Brooklyn Heights

Judge: Pierhouse Project in Brooklyn Bridge Park can proceed

June 15, 2015 By Mary Frost Brooklyn Daily Eagle
State Supreme Court Justice Lawrence Knipel ruled on Friday that construction can proceed on the disputed Pierhouse hotel and condominium complex in Brooklyn Bridge Park, seen in the background in the photo above. Photo by Mary Frost

State Supreme Court Justice Lawrence Knipel ruled on Friday that construction can proceed on the Pierhouse hotel and condominium complex in Brooklyn Bridge Park.

Justice Knipel wrote that although “the casual passerby is struck with an indelible impression that these buildings . . . are simply too large,” the Brooklyn Bridge Park Corporation (BBPC) is within its legal rights to complete the buildings.

The decision disappointed the preservationist group Save The View Now (STVN), which initiated the lawsuit, and the Brooklyn Heights Association, which was instrumental in reaching an agreement in 2005-2006 which would limit the height of the development.

Brooklyn Bridge Park Corporation and developers Toll Brothers and Starwood Capital Group, however, said they were gratified by the decision and look forward to completing the development, which will contribute to the park’s revenue stream. (Formal statements from all four entities are also reprinted in full at the end of this article.)

At numerous community meetings and in court, STVN charged that the two sections of the project are taller than originally promised, partially blocking the view of the Brooklyn Bridge from the Brooklyn Heights Promenade. They said the original understanding limited structures on the rooftop to within 100- and 55-foot height caps.

The park says that the developers have complied with all New York City zoning laws and have been transparent about the height of the development since it was planned in 2005.

While the decision by the government to allow the buildings to block some of the view may have been “shortsighted,” the judge wrote, the developers complied with the law and the Modified General Project Plan (MGPP).

The justice’s decision rests strongly on two points. In the first, while an understanding with the community on height limits may have been reached, those limits were not incorporated into the MGPP, Knipel wrote.

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The understanding to limit structures on the rooftop to the 100- and 55-foot height cap was discussed in a 2005 email from architect Michael Van Valkenburgh Associates and in comment 224 of the “Response to Comments on the DEIS” (Draft Environmental Impact Statement).

But the understanding was not incorporated “into the all-important MGPP,” Justice Knipel wrote.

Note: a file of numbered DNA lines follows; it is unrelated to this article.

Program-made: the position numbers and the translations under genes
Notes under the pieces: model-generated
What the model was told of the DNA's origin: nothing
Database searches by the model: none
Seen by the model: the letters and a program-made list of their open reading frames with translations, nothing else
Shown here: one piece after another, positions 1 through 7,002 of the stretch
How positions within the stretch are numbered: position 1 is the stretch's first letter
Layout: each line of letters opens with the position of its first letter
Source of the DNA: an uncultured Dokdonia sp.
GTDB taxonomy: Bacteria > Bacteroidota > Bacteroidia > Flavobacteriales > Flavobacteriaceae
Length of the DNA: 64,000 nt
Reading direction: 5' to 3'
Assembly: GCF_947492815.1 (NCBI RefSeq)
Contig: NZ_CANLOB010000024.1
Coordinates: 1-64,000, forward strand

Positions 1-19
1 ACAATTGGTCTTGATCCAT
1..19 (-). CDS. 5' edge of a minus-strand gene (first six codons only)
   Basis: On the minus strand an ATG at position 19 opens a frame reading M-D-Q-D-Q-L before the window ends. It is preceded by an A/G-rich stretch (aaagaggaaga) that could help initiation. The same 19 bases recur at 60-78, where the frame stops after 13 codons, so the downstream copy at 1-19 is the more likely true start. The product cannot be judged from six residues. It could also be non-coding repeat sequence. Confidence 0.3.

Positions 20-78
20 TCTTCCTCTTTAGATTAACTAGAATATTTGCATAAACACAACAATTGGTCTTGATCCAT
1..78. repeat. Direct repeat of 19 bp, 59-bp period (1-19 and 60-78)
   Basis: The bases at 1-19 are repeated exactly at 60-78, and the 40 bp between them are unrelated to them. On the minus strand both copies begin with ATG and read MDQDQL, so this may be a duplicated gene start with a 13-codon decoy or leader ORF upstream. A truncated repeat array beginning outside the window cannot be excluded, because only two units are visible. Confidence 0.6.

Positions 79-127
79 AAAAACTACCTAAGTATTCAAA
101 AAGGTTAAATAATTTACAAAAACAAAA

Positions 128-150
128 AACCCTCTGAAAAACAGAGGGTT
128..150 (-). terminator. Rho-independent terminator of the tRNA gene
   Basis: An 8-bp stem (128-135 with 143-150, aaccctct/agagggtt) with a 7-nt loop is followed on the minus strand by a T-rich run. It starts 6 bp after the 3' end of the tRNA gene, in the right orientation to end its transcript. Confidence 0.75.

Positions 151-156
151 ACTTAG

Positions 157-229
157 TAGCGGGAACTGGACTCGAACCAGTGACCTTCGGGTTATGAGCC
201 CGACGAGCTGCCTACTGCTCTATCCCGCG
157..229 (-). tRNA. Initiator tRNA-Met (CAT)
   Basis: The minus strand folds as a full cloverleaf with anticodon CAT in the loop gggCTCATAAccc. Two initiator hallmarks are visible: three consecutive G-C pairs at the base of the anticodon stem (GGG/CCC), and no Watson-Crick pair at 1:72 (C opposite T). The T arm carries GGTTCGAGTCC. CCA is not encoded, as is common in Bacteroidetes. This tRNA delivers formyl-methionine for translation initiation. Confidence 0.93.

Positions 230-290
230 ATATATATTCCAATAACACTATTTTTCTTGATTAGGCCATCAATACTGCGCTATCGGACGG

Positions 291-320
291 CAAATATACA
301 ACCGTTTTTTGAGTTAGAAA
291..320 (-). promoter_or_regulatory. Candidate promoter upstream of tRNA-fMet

Knipel also ruled that the plaintiffs waited too long to sue, because the action was subject to a four-month Statute of Limitations.

“The instant proceeding [is] clearly a challenge to governmental conduct. As such, the four-month Statute of Limitations governing proceedings pursuant to CPLR Article 78 must apply,” he wrote.

The four-month timer starts to run “from the date a claimant was ‘aggrieved’ by the governmental action.”

While the plaintiffs could have sued at several points earlier, “Certainly the time commenced no later than September of 2014 when the northern building reached its maximum height and a topping off ceremony was held,” Knipel wrote. The litigation did not commence until seven months thereafter, however.

“We are deeply disappointed in the outcome, and strongly disagree with the Judge’s findings, most notably that the agreements reached with the community in 2005/2006 are not legally enforceable. What is the purpose of negotiating and reaching agreements with the public if they are not meant to be binding?” Steven Guterman, founder of STVN, said in a statement.

“Legalities aside, the BBPC certainly violated the commitments it made to our community in 2005 to limit the heights of the Pierhouse buildings, to measure those heights from the ground, and to include any mechanical structures within the maximum heights agreed to,” commented the Brooklyn Heights Association.

“We’re gratified the court agrees that the Pier 1 development underwent an extensive, transparent design review process, maintains all protected views, and complies with all height restrictions imposed on the project,” BBPC said in a statement.

“Toll Brothers and Starwood are proud to be a part of the historic redevelopment of Brooklyn Bridge Park, which has been transformed from dilapidated piers and industrial buildings into an urban oasis with enormous long-term benefits to New York City and its residents,” said the developers.

Brooklyn Bridge Park, developer Toll Brothers and plaintiffs STVN had presented their arguments before Justice Knipel on May 18.

STVN says they are reviewing their legal options.

See full statements below:

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Statement from Brooklyn Bridge Park